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Power Consumption, Heat Dissipation, Noise and Overclocking

Since RV740 is the first GPU manufactured with 40nm process, it is extremely interesting to investigate its power consumption. Of course, we couldn’t miss the opportunity to check it out and used the following testbed for our experiments:

  • Intel Pentium 4 560 CPU (3.6GHz, LGA775)
  • DFI LANParty UT ICFX3200-T2R/G mainboard (ATI CrossFire Xpress 3200 chipset)
  • PC2-5300 SDRAM (2x512MB, 667MHz)
  • Western Digital Raptor WD360ADFD HDD (36GB)
  • Chieftec ATX-410-212 PSU (410W)
  • Microsoft Windows Vista Ultimate SP1 32-bit
  • Futuremark PCMark05 Build 1.2.0
  • Futuremark 3DMark06 Build 1.1.0

Following our standard procedure, the 3D load was created by the first SM3.0/HDR test from 3DMark06 running in a loop at 1600x1200 with forced 4x FSAA and 16x AF. The 2D load was emulated by the 2D Transparent Windows test from PCMark05.


Click to enlarge

The results turned out absolutely shocking: the peak power consumption of our Radeon HD 4770 didn’t exceed 50W in 3D mode, while Radeon HD 4830 with the same core configuration but working at only 575MHz frequency consumed around 85W! Excellent unprecedented result! Moreover, Radeon HD 4770 has no real need for a separate power connector: the total load on both +12V power lines is a little over 47W, while the power part of the PCI Express x16 slot may provide up to 75W of power. In other words, even if we power the card solely through the PCIe x16 slot, there still will be more than enough reserves for serious overclocking. I am sure that ATI partners will soon roll out Radeon HD 4770 modifications like that, too.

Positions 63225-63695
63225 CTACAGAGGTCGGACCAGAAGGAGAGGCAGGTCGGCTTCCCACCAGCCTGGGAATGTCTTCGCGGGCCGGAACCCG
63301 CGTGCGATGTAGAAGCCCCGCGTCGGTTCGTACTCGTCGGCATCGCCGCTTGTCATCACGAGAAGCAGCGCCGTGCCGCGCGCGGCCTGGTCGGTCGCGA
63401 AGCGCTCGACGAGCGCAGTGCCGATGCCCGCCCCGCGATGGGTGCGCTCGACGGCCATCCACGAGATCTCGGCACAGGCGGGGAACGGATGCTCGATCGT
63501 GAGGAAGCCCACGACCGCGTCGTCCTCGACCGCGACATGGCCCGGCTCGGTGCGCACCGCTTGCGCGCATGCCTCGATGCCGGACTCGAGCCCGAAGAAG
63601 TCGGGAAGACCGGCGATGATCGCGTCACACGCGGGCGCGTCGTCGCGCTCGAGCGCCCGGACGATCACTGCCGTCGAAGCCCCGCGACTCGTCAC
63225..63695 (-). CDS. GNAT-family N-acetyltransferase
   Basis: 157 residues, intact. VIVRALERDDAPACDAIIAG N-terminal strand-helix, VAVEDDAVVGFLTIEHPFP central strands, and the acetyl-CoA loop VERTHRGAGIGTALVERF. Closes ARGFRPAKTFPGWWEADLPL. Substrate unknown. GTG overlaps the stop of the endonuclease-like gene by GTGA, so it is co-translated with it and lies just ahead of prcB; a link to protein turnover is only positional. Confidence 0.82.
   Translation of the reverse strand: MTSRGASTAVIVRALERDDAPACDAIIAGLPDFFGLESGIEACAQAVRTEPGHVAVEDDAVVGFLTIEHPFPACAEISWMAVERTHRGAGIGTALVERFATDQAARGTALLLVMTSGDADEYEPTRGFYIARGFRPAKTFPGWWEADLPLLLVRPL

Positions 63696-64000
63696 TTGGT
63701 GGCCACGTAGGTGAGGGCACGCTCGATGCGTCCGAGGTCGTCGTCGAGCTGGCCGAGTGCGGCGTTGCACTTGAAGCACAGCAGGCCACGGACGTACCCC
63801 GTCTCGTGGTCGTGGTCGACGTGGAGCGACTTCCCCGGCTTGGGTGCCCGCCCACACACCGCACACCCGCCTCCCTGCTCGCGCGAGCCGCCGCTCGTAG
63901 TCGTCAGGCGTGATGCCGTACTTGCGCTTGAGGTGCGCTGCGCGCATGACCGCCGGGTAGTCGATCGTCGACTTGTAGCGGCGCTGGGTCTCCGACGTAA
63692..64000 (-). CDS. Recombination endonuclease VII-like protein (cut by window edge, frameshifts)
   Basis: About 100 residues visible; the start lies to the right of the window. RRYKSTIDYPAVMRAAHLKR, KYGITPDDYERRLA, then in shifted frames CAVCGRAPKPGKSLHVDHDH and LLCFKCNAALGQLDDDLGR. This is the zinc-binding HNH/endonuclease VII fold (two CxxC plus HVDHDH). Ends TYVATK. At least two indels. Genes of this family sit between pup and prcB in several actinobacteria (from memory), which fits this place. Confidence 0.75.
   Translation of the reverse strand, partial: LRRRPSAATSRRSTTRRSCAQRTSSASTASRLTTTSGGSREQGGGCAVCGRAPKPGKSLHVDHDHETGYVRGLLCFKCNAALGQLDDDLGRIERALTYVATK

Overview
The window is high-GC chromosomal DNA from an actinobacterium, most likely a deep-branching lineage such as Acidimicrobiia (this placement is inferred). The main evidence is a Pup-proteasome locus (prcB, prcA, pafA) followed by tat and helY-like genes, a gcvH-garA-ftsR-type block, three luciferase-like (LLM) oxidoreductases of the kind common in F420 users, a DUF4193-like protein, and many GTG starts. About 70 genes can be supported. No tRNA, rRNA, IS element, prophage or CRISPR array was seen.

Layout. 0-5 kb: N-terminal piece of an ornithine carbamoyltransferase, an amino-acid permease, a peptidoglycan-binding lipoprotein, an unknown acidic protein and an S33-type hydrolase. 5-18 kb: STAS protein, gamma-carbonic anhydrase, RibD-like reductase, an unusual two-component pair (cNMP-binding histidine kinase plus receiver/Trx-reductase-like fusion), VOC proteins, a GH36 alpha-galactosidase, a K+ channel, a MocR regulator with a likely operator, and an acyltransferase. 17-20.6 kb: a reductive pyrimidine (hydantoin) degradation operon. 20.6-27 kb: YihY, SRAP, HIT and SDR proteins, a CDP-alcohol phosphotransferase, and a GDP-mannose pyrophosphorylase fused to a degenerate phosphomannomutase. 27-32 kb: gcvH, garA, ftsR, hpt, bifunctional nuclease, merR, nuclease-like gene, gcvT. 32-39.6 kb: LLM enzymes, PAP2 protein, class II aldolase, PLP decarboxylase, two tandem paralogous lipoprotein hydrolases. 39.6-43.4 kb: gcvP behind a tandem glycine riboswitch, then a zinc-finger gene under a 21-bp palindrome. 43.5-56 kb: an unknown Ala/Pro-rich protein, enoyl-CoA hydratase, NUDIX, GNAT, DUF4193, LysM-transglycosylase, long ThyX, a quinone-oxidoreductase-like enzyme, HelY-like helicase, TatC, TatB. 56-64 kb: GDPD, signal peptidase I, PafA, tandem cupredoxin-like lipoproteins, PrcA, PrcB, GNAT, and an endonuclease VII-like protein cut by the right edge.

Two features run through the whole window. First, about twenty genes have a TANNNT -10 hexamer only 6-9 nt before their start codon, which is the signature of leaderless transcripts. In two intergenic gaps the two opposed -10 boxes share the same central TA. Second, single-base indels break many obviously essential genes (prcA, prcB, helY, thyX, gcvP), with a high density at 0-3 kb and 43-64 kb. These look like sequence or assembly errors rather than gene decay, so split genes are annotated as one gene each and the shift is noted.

The thermals of the new graphics processor matched its economical character:

 

In idle mode the temperature stayed stably around 43-44°C in an open testbed and around 52°C in a closed system case. In burn mode the GPU temperature didn’t exceed 65-66°C in both cases, at least according to Catalyst Control Center. These are excellent results, especially considering that the card is almost noiseless.

I would like to remind you that the noise measured in our lab at a 1m distance from the system case equipped with a passively cooled graphics card is 43dBA, which is a starting point for all our noise measurements. So, the results of Radeon HD 4770 turned out as follows:

The card is subjectively noiseless and the fan rotation speed is set at 32% in Catalyst Control Center.

Nevertheless, we discovered an issue with the fan rotation speed control logics of Radeon HD 4770 samples: sometime it would increase the fan rotation speed to its maximum for some reason, which is accompanied by a noise upsurge for 1-2 seconds and then the card gets quiet again. It happens pretty rarely, but always unexpectedly, which may be quite annoying. The graphics division of Advanced Micro Devices is aware of the problem, so it should be fixed in the mass production graphics cards.

Unfortunately, the official Radeon HD 4770 overclocking tools - Catalyst Control Center control panel – has very limited functionality: the maximum GPU frequency is only 830MHz, and maximum memory frequency 850 (3400) MHz.

The card worked stably at these speeds, but the 40nm GPU could definitely do better than that. And we did find a way of overcoming the unfounded limitation by slightly modifying the latest RivaTuner version. In order to teach this popular utility to work with RV740, you need to open Rivatuner.cfg file, get to [GPU_1002] section and locate the “RV770 = 9440h-9443h,944Ch” line. Then you have to add “94B3h” descriptor to it.

This method allowed us to overclock Radeon HD 4770 to 860MHz GPU and 975 (3900) MHz memory frequency. The card remained stable at these frequencies and went through the entire test session without nay failures.

It is extremely interesting not just for overclocking fans, but for everyone to see how well the newcomer will perform at higher frequencies. That is why we are going to include these results together with the performance in the nominal mode. So, let’s move on to the gaming performance analysis.

 
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